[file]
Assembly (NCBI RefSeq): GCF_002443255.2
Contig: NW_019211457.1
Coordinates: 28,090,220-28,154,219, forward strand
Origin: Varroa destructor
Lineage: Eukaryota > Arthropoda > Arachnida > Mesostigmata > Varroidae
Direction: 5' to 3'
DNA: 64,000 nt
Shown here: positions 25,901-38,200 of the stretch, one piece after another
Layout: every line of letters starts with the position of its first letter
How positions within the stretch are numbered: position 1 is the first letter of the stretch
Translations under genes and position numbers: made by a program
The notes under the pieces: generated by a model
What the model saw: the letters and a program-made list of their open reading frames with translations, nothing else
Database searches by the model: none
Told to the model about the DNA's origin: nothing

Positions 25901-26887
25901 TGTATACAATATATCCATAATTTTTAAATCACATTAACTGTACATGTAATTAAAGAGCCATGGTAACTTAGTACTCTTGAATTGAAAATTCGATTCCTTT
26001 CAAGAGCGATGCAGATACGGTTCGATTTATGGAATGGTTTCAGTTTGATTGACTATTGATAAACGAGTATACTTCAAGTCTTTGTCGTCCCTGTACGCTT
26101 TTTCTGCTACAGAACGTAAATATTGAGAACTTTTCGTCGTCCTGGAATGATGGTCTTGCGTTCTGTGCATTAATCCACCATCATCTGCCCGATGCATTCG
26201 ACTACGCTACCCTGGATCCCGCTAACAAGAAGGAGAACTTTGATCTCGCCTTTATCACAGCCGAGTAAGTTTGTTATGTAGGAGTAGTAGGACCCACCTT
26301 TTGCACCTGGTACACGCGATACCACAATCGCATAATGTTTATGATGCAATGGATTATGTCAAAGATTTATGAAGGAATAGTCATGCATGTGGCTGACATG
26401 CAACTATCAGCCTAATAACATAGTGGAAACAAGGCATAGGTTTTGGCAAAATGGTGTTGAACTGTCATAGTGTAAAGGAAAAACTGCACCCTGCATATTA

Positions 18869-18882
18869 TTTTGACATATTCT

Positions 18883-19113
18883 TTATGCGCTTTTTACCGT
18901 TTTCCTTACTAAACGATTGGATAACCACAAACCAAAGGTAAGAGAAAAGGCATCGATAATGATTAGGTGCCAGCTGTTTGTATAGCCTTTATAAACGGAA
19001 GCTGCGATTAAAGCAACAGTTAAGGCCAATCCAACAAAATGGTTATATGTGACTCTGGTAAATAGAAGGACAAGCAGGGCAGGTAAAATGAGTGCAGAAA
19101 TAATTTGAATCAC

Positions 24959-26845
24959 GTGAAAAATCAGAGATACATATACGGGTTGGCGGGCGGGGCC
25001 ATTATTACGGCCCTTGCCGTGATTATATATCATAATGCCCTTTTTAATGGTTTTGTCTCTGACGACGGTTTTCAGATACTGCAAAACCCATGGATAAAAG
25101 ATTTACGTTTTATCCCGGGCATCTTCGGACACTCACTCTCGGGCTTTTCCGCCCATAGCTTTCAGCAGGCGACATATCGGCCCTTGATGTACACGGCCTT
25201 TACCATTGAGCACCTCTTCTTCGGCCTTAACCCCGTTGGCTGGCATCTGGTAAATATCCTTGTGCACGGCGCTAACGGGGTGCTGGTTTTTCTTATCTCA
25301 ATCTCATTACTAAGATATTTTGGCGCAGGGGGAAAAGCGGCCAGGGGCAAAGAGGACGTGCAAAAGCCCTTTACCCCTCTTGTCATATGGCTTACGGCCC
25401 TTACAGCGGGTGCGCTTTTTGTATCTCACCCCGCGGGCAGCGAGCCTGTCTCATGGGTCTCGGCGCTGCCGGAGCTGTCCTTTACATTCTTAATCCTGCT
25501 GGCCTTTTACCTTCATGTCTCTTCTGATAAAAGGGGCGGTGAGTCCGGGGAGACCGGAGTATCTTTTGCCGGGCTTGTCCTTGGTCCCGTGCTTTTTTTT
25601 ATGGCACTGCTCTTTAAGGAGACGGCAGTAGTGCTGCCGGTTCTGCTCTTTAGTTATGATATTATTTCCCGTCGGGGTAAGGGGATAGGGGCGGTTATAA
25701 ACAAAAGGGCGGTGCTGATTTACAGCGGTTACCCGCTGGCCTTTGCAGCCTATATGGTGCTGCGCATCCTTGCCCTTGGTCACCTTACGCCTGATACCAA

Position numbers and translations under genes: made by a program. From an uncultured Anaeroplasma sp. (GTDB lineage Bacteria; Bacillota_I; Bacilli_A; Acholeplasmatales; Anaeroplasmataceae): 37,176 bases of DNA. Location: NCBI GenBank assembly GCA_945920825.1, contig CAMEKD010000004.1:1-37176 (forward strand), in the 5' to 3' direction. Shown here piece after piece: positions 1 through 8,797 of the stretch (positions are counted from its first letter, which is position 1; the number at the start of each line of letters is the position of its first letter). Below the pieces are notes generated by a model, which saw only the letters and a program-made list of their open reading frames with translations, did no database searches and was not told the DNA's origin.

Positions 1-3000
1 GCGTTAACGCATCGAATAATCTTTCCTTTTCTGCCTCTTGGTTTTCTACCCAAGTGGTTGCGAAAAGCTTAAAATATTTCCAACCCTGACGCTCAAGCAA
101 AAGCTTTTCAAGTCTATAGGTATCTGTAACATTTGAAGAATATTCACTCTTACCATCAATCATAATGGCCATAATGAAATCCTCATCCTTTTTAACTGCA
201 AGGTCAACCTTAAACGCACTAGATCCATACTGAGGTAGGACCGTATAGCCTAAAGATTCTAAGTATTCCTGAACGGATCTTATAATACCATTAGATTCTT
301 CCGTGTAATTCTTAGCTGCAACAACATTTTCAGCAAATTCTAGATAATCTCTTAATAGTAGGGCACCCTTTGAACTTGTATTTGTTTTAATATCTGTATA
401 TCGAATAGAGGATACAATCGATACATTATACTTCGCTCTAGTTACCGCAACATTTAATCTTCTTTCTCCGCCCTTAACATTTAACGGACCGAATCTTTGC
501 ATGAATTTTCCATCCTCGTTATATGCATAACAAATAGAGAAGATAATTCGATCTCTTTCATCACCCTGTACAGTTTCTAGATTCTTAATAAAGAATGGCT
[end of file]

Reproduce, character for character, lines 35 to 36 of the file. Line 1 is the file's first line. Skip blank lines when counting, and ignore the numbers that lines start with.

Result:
25301 ATCTCATTACTAAGATATTTTGGCGCAGGGGGAAAAGCGGCCAGGGGCAAAGAGGACGTGCAAAAGCCCTTTACCCCTCTTGTCATATGGCTTACGGCCC
25401 TTACAGCGGGTGCGCTTTTTGTATCTCACCCCGCGGGCAGCGAGCCTGTCTCATGGGTCTCGGCGCTGCCGGAGCTGTCCTTTACATTCTTAATCCTGCT